jessica nigri

Costume Couture: Most Popular Female Cosplays

Some cosplays are just more popular than others. You know what we’re talking about. These Female Cosplays are seen at all of the conventions, events, and photo shoots. The most popular Female Cosplays span franchises, genres, and styles from the classic Wonder Woman through the MCU Black Widow, to Disney’s Elsa through Jinx from League of Legends. This week, we discuss the most popular Female Cosplays.

Did we leave anyone out? Do you think there are more popular Female Cosplays? Let us know in the comments!

Hosted by
Rae of SirynRae Cosplay
Ian of Haus of Turner Cosplay

Don’t forget to subscribe on YouTube and give these videos a thumbs-up!

Enjoy our videos? Want to help us make them even better? Check out our Patreon at Patreon.com/heroespodcasts.

Are you a cosplayer? Do you want a spotlight on Costume Couture? Don’t forget to submit a Cosplayer of the Week form: http://heroespodcasts.com/cosplay-submission!

Costume Couture: Most Popular Female Cosplays

Costume Couture: Harley Quinn Spotlight

Harley Quinn has quickly become one of the most recognizable and iconic DC Comics characters even though she’s only been around since 1992. As a character who debuted in Batman: The Animated Series, she’s had to overcome her non-comic book origin but has done so with flying colors… at least, black, red, and white.

This week, we discuss many of her different looks over the years from her original debut, her Margot Robbie Suicide Squad version, Injustice video games, and more. Then we talk about some of our favorite Harley Quinn cosplayers like Jessica Nigri, Triple Diamond Entertainment, Thousand Faces Cosplay, just to name a few.

Hosted by
Rae of SirynRae Cosplay
Ian of Haus of Turner Cosplay

Don’t forget to subscribe on YouTube and give these videos a thumbs-up and turn on notifications so you never miss an episode!

Are you a cosplayer? Do you want a spotlight on Costume Couture? Don’t forget to submit a Cosplayer of the Week form found right here!

Costume Couture: Harley Quinn Spotlight

SH S3E15: Planet Comicon Wrap-Up

Planet Comicon is over so it’s time for a post-con wrap-up! But first, we dive into some news like the one night only Logan Noir showing in black and white, the return of Young Justice, the live action Titans show, Wonder Woman’s marketing, plus some possible Justice League spoilers thanks to LEGO.

We talk Planet Comicon guests like John Barrowman, Felicia Day, and Jessica Nigri. We also dive into the event itself, how Kansas City held up, the Bartle Hall convention center, and overall thoughts on the comicon. This includes details on panels, opening ceremonies, convention floor layout, food options, cosplay, and more!

Head over to our Facebook page to keep up with our latest and check out our Planet Comicon cosplay gallery! Then stay tuned for cosplay interviews with Costume Couture including guests Jennifer Van Damsel, Oh My Sophii, and DoodleSpork Cosplay!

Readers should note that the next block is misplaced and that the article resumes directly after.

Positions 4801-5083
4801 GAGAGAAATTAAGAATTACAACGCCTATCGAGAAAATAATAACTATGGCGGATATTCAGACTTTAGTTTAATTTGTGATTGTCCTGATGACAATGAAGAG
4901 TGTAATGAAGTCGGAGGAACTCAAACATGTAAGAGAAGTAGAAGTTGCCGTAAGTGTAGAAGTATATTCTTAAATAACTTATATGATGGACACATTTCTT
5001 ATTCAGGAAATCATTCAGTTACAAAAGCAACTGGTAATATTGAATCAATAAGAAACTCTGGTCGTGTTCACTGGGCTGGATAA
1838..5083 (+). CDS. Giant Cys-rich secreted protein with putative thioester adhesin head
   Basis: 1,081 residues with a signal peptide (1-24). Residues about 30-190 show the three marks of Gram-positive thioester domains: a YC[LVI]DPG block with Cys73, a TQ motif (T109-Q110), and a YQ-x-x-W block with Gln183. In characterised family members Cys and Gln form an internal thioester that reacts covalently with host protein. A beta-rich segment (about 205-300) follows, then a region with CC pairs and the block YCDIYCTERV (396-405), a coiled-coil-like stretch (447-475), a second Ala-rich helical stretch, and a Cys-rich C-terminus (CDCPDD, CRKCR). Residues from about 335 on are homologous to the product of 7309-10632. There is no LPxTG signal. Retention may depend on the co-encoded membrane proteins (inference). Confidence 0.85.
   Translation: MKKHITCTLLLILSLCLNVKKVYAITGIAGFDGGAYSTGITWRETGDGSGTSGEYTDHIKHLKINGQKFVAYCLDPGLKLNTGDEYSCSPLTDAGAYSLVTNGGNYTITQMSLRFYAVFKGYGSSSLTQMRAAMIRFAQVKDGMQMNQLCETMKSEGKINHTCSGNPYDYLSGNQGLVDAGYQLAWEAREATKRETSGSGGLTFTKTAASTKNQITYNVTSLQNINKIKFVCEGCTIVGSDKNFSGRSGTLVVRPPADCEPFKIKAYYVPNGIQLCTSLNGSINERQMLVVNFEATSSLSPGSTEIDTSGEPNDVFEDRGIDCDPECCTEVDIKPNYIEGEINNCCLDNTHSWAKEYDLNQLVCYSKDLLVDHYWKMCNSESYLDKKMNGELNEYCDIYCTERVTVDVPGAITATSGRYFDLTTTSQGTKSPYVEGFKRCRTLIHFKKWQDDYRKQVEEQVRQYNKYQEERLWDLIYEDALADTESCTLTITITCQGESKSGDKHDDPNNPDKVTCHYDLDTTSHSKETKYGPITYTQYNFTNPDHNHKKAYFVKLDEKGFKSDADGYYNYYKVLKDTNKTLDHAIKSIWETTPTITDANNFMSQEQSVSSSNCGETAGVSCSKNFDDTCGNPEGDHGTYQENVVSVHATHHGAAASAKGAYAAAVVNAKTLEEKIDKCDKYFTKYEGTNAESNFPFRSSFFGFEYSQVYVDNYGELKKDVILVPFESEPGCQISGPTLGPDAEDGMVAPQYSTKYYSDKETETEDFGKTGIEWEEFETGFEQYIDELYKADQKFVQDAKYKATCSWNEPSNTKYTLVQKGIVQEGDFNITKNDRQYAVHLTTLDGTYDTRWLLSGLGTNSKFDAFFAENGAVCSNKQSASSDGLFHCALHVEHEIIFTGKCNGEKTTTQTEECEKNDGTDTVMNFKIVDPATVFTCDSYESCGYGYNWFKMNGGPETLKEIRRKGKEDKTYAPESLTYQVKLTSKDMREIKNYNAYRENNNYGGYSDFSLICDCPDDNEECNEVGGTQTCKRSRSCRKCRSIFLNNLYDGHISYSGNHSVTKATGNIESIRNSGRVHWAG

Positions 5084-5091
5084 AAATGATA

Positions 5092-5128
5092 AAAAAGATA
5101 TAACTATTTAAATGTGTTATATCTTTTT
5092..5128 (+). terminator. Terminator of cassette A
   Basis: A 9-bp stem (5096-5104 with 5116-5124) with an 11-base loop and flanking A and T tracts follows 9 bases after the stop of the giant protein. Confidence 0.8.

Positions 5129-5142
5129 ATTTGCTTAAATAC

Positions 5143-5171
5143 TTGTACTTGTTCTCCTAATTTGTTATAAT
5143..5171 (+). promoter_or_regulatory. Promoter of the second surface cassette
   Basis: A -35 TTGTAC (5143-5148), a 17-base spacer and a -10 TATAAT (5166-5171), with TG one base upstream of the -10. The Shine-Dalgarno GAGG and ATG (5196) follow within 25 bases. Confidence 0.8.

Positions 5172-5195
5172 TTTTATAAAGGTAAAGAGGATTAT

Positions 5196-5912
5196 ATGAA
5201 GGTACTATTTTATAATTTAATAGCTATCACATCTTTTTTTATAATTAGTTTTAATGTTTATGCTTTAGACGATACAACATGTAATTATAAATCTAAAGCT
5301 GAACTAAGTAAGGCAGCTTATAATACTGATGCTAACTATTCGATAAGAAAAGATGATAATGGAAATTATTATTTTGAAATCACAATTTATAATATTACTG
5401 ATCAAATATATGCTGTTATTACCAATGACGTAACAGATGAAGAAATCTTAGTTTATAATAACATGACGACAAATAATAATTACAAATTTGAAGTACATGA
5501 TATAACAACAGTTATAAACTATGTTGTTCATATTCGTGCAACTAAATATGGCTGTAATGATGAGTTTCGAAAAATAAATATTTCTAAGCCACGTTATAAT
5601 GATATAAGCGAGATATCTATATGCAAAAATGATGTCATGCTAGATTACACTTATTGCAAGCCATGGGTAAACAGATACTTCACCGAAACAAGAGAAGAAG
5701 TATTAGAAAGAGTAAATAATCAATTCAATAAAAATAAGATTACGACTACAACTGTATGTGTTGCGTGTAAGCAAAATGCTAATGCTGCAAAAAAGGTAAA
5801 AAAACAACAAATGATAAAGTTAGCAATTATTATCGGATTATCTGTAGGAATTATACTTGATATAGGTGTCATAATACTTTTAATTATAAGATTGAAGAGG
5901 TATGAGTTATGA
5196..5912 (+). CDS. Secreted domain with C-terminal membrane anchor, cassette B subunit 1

Also, go to Screen-Heroes.com right now to subscribe to us on iTunes and drop us a review. If you do, we’ll be sure to give you a shout-out in a future episode!

Want to join the conversation? Join us live every Tuesday night at 9PM EST on Twitch to chat with us! We’ll answer questions and note comments live on the broadcast! Follow at: twitch.tv/heroespodcasts

Don’t forget to subscribe to Screen Heroes! The links to iTunes, Google Play, and Feedburner are below!

Also, stop by our Patreon to see what kinds of cool perks you can get for being one of our contributors: patreon.com/HeroesPodcasts

Screen Heroes Podcast Credits

Hosts
Derreck Mayer
Rachel Stewart
Ryan Couture

Executive Producer
Derreck Mayer

Editor
Derreck Mayer

Music
Flying Killer Robots

Google Play Subscription Link
https://play.google.com/music/listen#/ps/Iwvfusxqyignwamadhc3viav4qy

iTunes Subscription Link
https://itunes.apple.com/us/podcast/screen-heroes-grid-dailys/id1071922623

Feedburner Subscription Link
http://feeds.feedburner.com/griddaily/screenheroes

RSS Feed Link
http://heroespodcasts.com/feed/podcast/screenheroes

Social Media
@HeroesPodcasts

SH S3E15: Planet Comicon Wrap-Up

SH S3E13: Planet Comicon Who

We’ve got a special preview of Planet Comicon 2017, the largest comic convention in Kansas City! Thanks to special guest, Kirk Chritton, we discuss upcoming plans for this year’s big PCC event including some of the amazing creator guests who are attending like TMNT’s Kevin Eastman and Harley Quinn’s Amanda Conner. Then we talk about the big celebrity guests including the return of Stephen Amell, a hopeful second chance at John Barrowman, Felica Day, Wil Wheaton returns, and Ron Pearlman will be in the house! But that’s not all, Kirk tells us about this year’s new setup that uses even more space at Bartle Hall, plus new features like the Entertainment Space and cosplay group photo stages.

You can check out all the details plus get tickets to Planet Comicon on their website here.

Head over to our Facebook page to keep up with our latest and stay tuned for our Planet Comicon photo cosplay album, articles, and interviews as we will be part of the press at the main event.

Also, go to Screen-Heroes.com right now to subscribe to us on iTunes and drop us a review. If you do, we’ll be sure to give you a shout-out in a future episode!

Want to join the conversation? Join us live every Tuesday night at 9PM EST on Twitch to chat with us! We’ll answer questions and note comments live on the broadcast! Follow at: twitch.tv/heroespodcasts

Don’t forget to subscribe to Screen Heroes! The links to iTunes, Google Play, and Feedburner are below!

Also, stop by our Patreon to see what kinds of cool perks you can get for being one of our contributors: patreon.com/HeroesPodcasts